Weak fiscal policy can lead to higher inflation

ISLAMABAD — The new coalition government has been warned that a loose fiscal policy can lead to higher inflation, higher interest rates and crowding out of private investment, all of which can hamper growth and poverty reduction efforts, it is learnt.

By (By a correspondent)

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Published: Mon 7 Apr 2008, 9:38 AM

Last updated: Sun 5 Apr 2015, 11:36 AM

Informed sources said yesterday that PPP and PML(N)economic experts have advised the new government to early firm up its new fiscal policy to avoid accumulation of more serious economic problems.

Finance Minister Ishaq Dar is currently busy in finalising the white paper in which the recommendations of financial and economic experts of both the political parties will also be incorporated. The white paper is expected to be presented in the parliament within this month.

Sources said the new government has also been advised not to limit the taxation effort alone to the centre. They said that the provincial governments will have to do much more to enhance the provincial tax-to-GDP ratio from the current stagnant level of 0.5 per cent to at least 1.0 per cent of GDP in the medium term. It was also learnt that the failure in attaining the much talked about fiscal consolidation — a key to ensuring macro-economic stability, has eventually forced the ministry of finance to propose taxation on agricultural and services sectors as being remedies to get rid of the growing financial difficulties.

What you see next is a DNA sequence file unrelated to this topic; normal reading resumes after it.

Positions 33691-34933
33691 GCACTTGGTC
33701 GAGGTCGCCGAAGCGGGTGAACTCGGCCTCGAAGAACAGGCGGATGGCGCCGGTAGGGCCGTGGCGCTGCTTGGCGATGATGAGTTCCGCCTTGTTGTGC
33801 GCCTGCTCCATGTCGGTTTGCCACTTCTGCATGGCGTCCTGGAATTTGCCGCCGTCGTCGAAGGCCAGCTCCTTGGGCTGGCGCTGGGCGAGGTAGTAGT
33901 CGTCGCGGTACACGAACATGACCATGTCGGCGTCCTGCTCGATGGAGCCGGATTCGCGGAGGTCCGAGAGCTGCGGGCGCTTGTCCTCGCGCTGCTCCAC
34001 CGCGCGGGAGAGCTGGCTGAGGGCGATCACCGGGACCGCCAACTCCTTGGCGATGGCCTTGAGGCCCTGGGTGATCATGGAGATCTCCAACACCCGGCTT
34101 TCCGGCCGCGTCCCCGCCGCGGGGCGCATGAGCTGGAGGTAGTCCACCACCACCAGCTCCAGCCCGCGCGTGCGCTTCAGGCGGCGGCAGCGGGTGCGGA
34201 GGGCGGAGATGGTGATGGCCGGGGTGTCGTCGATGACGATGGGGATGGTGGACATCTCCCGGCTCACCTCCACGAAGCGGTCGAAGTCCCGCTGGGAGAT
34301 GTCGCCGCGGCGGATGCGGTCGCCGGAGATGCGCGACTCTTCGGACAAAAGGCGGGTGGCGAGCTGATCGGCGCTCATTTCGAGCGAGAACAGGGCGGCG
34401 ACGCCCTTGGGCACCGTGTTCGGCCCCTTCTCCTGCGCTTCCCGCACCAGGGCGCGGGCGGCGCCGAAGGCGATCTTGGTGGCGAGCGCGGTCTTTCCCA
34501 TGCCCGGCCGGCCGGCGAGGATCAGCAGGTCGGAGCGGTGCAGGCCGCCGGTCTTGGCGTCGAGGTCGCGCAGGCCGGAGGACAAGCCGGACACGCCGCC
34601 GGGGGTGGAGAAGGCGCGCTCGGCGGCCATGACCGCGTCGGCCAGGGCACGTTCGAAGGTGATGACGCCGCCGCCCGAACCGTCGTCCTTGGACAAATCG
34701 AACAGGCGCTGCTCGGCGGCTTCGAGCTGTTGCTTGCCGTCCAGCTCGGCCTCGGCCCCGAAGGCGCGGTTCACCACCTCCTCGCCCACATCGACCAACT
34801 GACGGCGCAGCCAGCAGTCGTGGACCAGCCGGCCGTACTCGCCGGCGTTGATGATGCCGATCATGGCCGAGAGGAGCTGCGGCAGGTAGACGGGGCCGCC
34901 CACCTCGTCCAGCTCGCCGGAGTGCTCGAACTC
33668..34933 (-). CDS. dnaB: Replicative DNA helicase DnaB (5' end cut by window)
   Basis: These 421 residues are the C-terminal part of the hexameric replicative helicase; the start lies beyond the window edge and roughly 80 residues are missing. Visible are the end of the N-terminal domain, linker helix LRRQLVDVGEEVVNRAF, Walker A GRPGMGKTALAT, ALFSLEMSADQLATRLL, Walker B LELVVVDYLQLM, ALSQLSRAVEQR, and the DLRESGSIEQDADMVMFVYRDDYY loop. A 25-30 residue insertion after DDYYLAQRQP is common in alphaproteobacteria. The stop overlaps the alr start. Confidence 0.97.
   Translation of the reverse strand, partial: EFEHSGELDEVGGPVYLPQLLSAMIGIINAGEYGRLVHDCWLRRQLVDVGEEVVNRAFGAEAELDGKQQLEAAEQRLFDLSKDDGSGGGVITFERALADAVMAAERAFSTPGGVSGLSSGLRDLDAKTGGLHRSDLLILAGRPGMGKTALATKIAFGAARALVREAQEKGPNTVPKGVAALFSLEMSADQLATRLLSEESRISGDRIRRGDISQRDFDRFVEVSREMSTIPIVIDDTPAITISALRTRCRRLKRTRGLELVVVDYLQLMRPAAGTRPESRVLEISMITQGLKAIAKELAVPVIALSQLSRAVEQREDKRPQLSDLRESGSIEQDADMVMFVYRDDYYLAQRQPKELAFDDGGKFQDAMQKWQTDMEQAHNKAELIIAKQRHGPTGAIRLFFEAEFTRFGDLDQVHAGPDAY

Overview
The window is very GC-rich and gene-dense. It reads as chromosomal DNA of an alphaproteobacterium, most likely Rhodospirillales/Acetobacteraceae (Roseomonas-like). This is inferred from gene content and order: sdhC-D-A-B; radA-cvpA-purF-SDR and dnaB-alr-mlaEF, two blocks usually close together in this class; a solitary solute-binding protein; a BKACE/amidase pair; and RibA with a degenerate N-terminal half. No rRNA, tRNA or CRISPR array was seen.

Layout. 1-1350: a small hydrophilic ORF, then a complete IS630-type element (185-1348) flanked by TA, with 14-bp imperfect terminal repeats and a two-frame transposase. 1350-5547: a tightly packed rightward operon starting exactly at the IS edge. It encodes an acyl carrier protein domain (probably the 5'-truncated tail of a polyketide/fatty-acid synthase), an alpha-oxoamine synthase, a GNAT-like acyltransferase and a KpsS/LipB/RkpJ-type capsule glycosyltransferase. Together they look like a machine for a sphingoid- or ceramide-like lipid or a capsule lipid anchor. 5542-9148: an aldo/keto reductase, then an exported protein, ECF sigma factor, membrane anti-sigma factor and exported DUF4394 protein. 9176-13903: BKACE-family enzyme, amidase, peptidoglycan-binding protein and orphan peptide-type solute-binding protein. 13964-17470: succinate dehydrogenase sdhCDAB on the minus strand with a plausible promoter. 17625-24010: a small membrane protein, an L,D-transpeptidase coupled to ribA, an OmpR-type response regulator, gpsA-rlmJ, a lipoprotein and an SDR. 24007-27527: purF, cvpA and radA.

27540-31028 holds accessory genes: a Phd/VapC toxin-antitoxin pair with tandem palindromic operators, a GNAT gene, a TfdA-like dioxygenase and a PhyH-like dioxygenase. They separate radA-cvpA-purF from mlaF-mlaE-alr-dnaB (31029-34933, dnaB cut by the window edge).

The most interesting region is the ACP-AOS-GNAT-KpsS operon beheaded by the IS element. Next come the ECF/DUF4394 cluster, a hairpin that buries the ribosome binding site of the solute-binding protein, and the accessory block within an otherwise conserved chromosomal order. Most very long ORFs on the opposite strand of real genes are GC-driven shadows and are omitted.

Interestingly, these new measures have been proposed at a time when the new elected government has taken over.

A new Fiscal Policy Statement 2007-08 report finalised by the ministry of finance has called for expanding taxation gradually into the agricultural and services sectors for bringing greater yields, and reducing tax evasion.

As private sector savings are often low in developing countries, a sound fiscal policy can play a central role in mobilising resources by raising revenue on the one hand and reducing less productive spending on the other. The importance of sound and rule based fiscal policy, therefore, cannot be over emphasised in a developing country like Pakistan.

“We must increase our revenues without hurting the growth momentum. It is the government’s intention to undertaker major tax reforms to improve the tax-to-GDP ratio, expand taxpayer base, increase tax compliance and make tax administration more efficient’, it said.

it also says that government should move to tax system that is based on moderate rates and wider base through rationalisation of exemptions. Despite recent reforms, it concedes, that tax effort remained modest in Pakistan owing to various structural problems.

The report reveals some important structural shifts in patterns of revenue and expenditure. On the revenue side, it says, that the tax-to-GDP or revenue -to-GDP ratio exhibits a secular decline over the last one and half decade. On the expenditure side, total expenditure and its components also exhibits a secular decline as percentage of GDP.

Fiscal deficit as percentage of GDP also declined substantially during the same period. However, reduction in fiscal deficit owes mainly to sharper reduction in expenditure-more so development expenditure-rather than improvement in revenue effort.



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